MARCH 29 to APRIL 5, 2015
It is the best of times, it is the worst of times. You may have heard about Seville’s spectacular celebration of Holy Week, the run-up to Easter during which dozens of ancient statues of the suffering Jesus and weeping Mary are carried through the streets day and night, surrounded by massive entourages, throngs of locals, and a million out-of-town visitors.
It’s exhilarating to be part of something so vast and so magnificent. And although it’s a solemn religious tradition observed in the strictest form, it also has its festive side, with parties and celebrations throughout the week.
But what they don’t tell you about Semana Santa is that underneath it all, it’s meant to be an ordeal. The theme is suffering, and we are all invited to join in.
Take the costaleros, for instance, the brawny guys who volunteer to carry the platforms holding the statues. Those platforms typically weigh about 2,400 kilos (5,300 pounds) and are supported by 40 men, each bearing 60 kilos (132 pounds) on his neck. Ouch! It makes my spine spasm just to watch them, particularly when they add special flourishes, such as making the platform sway in a sort of dance or coming out of the church doorway on their knees. It can take 12 hours for a procession to leave its home church, wend its way to the cathedral to pay homage, then make the return journey. Teams of costaleros rotate with relief crews, and those coming off duty usually head to the nearest bar, where they are given instant service and free beer. They've earned it.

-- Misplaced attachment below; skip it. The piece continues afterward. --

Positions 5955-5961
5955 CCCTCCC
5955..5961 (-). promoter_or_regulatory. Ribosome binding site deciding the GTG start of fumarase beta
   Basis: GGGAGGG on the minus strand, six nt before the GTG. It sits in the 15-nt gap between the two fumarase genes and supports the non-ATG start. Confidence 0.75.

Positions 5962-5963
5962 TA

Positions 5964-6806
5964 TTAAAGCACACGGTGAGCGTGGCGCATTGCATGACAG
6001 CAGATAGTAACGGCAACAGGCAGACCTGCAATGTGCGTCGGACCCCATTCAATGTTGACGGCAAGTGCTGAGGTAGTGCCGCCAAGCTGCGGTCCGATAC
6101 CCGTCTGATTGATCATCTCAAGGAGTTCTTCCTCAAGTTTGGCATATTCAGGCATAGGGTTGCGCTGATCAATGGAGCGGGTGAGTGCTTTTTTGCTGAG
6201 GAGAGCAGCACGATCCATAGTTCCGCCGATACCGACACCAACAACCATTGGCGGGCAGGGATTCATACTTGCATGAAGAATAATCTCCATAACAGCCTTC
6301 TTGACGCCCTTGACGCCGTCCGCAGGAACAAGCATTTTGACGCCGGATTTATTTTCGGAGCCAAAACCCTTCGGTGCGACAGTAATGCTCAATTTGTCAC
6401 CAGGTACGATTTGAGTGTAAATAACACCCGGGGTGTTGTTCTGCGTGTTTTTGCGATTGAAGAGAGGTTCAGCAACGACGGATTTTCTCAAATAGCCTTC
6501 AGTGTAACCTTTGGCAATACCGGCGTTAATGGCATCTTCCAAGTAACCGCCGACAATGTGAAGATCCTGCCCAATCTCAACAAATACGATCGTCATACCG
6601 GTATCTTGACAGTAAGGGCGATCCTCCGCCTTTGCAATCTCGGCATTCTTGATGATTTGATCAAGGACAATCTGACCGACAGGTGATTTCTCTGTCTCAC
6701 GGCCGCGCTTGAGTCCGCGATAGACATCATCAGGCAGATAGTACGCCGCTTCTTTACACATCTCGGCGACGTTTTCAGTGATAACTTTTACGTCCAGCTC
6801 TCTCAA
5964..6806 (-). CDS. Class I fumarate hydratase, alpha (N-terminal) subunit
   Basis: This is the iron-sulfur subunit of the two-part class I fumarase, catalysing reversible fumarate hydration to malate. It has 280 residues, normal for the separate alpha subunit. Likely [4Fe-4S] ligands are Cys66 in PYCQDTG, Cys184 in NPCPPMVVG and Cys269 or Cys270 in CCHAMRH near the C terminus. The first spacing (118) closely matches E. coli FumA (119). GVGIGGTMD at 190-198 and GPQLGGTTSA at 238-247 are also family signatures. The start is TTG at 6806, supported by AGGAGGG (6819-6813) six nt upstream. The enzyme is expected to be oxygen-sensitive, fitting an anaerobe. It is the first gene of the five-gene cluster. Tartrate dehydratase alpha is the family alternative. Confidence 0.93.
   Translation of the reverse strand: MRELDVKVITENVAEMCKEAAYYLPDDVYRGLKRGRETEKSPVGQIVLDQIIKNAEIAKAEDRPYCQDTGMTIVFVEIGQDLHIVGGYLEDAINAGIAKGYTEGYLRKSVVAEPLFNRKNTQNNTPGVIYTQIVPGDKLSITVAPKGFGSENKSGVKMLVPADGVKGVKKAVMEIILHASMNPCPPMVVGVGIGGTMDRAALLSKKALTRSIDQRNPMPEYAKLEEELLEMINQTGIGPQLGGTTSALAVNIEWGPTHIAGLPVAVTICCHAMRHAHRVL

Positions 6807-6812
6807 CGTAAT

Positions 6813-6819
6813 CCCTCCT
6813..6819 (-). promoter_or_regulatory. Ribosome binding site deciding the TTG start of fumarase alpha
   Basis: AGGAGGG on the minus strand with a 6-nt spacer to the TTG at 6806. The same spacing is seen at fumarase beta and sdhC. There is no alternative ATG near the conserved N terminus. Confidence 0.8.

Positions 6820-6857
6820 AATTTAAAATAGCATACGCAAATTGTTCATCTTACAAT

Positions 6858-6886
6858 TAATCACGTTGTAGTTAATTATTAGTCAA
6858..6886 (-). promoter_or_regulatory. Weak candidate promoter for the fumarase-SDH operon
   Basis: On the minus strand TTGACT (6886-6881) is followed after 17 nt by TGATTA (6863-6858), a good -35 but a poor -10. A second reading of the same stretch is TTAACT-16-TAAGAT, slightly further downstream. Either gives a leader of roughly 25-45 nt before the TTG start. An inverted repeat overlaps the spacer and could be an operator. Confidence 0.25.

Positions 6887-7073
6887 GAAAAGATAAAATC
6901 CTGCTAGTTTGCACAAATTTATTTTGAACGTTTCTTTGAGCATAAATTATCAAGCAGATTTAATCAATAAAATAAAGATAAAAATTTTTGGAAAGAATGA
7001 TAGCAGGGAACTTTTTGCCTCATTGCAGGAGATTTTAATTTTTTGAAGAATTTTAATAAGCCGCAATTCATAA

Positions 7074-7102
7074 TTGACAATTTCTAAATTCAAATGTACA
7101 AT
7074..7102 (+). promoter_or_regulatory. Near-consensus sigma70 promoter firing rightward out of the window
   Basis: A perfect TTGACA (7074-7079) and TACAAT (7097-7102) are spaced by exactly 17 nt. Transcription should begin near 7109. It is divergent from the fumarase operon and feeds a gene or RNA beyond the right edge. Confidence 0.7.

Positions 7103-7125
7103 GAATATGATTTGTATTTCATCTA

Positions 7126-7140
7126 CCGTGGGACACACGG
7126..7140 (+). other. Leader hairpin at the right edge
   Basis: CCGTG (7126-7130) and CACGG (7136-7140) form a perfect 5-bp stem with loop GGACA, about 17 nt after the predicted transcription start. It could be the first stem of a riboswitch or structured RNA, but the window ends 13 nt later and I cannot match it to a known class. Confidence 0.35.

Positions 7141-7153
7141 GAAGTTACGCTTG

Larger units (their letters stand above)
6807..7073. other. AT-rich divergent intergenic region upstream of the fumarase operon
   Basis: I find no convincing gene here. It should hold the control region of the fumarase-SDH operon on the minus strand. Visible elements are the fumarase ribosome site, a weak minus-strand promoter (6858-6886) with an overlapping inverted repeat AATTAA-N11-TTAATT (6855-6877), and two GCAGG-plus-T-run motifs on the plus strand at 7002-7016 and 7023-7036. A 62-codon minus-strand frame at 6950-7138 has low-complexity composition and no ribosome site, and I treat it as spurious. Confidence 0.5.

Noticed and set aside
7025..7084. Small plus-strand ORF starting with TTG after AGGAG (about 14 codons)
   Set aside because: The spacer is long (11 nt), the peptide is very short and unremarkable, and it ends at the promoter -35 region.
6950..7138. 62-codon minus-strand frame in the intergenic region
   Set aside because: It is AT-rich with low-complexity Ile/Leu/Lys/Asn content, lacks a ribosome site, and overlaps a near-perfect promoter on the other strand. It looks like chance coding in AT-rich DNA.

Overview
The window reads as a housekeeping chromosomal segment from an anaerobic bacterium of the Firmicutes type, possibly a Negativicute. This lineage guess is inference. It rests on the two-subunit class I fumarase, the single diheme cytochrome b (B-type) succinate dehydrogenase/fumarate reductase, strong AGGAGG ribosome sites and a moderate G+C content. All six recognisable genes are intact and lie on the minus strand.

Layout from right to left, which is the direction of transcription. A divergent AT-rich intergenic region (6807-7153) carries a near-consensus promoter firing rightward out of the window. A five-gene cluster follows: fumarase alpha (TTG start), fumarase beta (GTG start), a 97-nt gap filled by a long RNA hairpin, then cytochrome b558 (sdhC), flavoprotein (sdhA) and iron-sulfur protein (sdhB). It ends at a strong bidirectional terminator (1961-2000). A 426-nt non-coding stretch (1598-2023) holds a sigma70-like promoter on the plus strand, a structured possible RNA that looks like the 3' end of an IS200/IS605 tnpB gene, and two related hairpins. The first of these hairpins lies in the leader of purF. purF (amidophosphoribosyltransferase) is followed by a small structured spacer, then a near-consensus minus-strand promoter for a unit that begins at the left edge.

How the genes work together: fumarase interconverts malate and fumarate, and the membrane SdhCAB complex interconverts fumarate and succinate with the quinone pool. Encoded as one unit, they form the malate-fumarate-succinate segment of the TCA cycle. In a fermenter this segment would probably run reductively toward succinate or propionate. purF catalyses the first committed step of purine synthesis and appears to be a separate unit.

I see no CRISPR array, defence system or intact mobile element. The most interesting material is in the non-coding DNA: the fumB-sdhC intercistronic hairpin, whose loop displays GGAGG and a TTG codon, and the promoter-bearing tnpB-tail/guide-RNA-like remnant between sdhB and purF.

Each procession has an entourage of 500 to 2500 Nazarenos dressed in robes and cone-shaped headdresses that look eerily like those of the Ku Klux Klan. It’s not a coincidence; KKK members saw the outfits and adopted them, liking their creepy atmosphere and absolute anonymity. Some Nazarenos dress all in black and march through night in silence, like a stealth battalion of Darth Vaders.
Just being a spectator requires considerable stamina. With more than 60 processions crisscrossing the city day and night for an entire week, you can spend hours sprinting through the streets, struggling to decipher route maps on the fly in an effort to catch the next breathtaking statue and avoid getting caught in a human traffic jam with nothing to see but endless lines of identical Nazarenos.
As the week progresses, the streets become impassable, all ordinary business stops, and most downtown cafés block off their entrances and set up a bar selling sandwiches and canned drinks to the passing mobs. It’s hard to find anyplace offering a sit-down meal and a rest room. As a substitute for the latter, the little alleyway I live on is often pressed into service, adding another small layer of suffering to the week.
Semana Santa can become overwhelming, and even retreating to your apartment or hotel and barricading the door isn't enough to keep it entirely at bay. The relentless soundtrack of the bands — part funeral dirge, part military march — wafts in through the windows at all hours.
In spite of myself, I find the music of approaching bands begins to stir my blood, and before I know it I’m dropping whatever I’m doing and running downstairs for a look. To step outside and discover the Virgin swaying into view, her face glowing in the light of dozens of tall white candles, is magical. People lean over balcony railings to toss rose petals onto the lacy canopy swaying over her head, and occasionally someone will break out into one of the “arrows of song” known as a saeta to praise her and thank her for keeping Seville safe during another year. My neighbors stand in the street, weeping.
This is what I love about Semana Santa: the reminder that while suffering is only too common in this world, every once in a while, we also have the chance to feel touched by glory.
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About Our Mediterranean Comfort Food Tour
I'm an American writer living in Seville, Spain and traveling the world with my husband, Rich. We've just complete a 161-day Mediterranean Comfort Food Tour, exploring the world's favorite cuisine to discover more about European culture — and our own.
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